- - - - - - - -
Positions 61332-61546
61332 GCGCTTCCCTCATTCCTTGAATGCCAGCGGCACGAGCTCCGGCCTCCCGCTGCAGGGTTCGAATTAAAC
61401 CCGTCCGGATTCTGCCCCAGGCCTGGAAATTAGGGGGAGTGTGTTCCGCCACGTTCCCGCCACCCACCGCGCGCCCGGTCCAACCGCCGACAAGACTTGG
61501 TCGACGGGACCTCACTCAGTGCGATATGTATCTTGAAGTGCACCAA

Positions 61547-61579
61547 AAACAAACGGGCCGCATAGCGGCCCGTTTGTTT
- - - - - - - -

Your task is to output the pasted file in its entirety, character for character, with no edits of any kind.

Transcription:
Positions 61332-61546
61332 GCGCTTCCCTCATTCCTTGAATGCCAGCGGCACGAGCTCCGGCCTCCCGCTGCAGGGTTCGAATTAAAC
61401 CCGTCCGGATTCTGCCCCAGGCCTGGAAATTAGGGGGAGTGTGTTCCGCCACGTTCCCGCCACCCACCGCGCGCCCGGTCCAACCGCCGACAAGACTTGG
61501 TCGACGGGACCTCACTCAGTGCGATATGTATCTTGAAGTGCACCAA

Positions 61547-61579
61547 AAACAAACGGGCCGCATAGCGGCCCGTTTGTTT